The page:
There are plenty of articles out there about how to prepare for retirement, what to expect in your retirement, how difficult it may be, how easy it may be, what to tell your kids, what to tell your parents, and on, and on, and on. What we don’t often find is the first hand perspective of current retirees who are living through it right now. This recent article in the Huffington Post attempts to remedy that.
The author of the article cites a poll of current retirees as well as current workers, and states that what they found “may surprise you: When it comes to key ‘markers’ of an enjoyable retirement, their real-life experience soundly beats the expectations of today’s workers… As revealed by our poll, today’s retirement reality is that many retirees, at all wealth levels, feel financially secure, have preserved the choice not to work anymore, can readily buy things they want, and have filled their lives with family time and favorite leisure activities.”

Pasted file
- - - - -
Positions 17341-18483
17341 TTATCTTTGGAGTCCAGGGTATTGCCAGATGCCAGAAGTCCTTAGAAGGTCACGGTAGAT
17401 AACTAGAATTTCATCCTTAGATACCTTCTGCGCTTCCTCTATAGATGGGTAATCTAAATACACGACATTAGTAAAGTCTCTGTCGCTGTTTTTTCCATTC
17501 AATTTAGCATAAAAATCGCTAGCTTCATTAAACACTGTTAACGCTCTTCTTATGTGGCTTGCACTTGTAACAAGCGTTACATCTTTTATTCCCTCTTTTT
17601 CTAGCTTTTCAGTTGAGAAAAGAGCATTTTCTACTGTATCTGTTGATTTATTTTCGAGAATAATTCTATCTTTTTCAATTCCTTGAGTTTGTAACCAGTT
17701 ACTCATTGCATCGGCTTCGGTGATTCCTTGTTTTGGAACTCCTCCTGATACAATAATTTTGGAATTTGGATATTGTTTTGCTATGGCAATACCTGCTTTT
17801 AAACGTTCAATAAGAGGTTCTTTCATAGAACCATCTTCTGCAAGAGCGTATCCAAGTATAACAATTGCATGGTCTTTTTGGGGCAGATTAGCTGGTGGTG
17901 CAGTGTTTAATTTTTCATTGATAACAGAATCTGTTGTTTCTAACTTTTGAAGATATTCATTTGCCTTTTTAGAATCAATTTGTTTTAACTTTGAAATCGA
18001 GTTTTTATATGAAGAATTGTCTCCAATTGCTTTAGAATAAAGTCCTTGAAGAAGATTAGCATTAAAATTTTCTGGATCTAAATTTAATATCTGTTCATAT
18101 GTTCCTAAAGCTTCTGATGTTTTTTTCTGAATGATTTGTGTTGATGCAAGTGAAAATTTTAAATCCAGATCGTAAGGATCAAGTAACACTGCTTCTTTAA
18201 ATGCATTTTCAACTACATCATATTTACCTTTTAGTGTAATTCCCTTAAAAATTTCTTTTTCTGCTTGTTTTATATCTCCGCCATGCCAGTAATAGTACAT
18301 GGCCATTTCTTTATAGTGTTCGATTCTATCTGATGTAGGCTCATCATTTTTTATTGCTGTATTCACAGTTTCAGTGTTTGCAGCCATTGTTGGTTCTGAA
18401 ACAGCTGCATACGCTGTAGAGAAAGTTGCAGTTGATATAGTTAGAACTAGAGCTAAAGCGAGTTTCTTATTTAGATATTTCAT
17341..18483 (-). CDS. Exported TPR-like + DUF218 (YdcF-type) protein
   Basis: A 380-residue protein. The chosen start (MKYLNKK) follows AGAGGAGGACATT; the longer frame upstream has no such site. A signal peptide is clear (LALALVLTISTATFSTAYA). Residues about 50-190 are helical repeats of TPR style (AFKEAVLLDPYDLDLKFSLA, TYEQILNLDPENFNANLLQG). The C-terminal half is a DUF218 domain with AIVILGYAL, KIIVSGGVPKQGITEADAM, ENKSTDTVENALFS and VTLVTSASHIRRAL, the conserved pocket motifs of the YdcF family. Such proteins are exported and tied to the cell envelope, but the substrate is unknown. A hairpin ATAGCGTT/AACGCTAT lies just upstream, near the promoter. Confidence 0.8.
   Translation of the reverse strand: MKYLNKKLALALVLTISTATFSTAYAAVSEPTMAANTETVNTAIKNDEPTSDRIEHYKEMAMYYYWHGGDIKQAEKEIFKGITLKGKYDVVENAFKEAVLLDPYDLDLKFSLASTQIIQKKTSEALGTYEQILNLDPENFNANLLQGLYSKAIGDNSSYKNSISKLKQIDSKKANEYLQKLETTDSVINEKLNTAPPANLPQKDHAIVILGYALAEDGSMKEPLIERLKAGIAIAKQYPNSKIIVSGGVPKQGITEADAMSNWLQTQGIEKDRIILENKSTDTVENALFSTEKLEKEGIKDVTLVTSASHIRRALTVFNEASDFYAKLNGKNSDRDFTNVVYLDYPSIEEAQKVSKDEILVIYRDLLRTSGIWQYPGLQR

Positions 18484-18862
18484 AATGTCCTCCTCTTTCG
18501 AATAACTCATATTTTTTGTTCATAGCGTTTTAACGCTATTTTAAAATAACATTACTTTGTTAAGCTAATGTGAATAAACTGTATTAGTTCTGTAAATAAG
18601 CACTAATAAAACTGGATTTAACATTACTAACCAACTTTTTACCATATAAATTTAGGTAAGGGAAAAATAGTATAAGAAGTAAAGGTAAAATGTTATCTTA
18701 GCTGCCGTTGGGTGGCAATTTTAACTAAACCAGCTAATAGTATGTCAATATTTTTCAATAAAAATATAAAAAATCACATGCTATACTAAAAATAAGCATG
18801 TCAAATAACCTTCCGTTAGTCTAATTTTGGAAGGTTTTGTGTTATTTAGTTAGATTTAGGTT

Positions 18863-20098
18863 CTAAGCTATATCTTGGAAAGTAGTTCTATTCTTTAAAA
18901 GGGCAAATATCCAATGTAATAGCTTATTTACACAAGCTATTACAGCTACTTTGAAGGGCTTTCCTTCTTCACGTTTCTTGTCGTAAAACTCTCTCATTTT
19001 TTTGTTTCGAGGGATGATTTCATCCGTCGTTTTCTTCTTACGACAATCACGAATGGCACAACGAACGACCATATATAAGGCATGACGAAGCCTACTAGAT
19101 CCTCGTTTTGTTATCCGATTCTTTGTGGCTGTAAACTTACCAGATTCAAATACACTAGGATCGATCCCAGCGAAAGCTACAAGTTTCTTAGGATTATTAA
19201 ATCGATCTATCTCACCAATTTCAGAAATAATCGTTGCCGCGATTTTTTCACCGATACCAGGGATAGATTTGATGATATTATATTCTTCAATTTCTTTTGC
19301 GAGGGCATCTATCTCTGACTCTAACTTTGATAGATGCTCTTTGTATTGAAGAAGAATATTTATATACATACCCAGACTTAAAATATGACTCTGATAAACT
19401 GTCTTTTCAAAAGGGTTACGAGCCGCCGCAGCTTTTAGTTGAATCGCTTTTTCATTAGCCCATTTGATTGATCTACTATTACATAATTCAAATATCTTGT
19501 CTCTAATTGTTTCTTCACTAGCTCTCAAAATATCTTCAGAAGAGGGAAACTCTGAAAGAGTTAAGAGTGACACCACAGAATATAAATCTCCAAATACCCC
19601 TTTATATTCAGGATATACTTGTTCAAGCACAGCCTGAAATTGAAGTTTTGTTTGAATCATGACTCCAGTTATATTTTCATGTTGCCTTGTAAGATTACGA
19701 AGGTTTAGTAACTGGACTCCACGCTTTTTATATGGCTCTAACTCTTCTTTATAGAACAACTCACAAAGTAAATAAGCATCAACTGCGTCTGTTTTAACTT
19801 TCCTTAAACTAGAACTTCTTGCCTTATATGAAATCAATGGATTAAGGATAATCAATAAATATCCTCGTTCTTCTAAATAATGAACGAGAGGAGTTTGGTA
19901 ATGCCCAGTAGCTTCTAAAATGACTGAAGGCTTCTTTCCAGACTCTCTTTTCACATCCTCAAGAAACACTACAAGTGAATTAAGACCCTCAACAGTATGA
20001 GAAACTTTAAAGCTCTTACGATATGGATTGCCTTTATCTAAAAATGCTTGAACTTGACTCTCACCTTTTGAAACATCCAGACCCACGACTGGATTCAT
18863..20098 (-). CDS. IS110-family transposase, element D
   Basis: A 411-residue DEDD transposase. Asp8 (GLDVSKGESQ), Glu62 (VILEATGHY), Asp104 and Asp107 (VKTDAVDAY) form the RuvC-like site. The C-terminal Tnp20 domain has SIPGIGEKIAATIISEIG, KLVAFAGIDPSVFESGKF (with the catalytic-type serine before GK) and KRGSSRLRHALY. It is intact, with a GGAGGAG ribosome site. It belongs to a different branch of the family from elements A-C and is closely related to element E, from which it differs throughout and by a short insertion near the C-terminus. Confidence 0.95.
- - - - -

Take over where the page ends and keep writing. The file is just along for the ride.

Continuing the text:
Unfortunately, their studies also found that because of the national financial crisis of the past few years, current workers may not find it so easy to achieve this retirement bliss. What current retirees often say is that while every worker needs to take responsibility for their own retirement, many retirees feel that they could not have achieved their level of comfort without the support of their employers. “More than 90 percent of retirees believe that employers should educate workers about the realities of longevity in retirement. An equal number agree that employers must offer workplace plans that can deliver a steady stream of retirement income.”
Pensions are quickly becoming a thing of the past, but many employers still offer basic retirement contribution plans such as 401(k)s, and the longer workers remain enrolled in such a plan the better off they’ll be. Asset managers and financial advisors can help as well, by offering more educational opportunities, as well as “better workplace savings products that provide true lifetime income streams throughout retirement.”
The bottom line seems to be that the biggest factors in having a healthy population of retirees are education and responsibility; not only on an individual level, but for employers as well.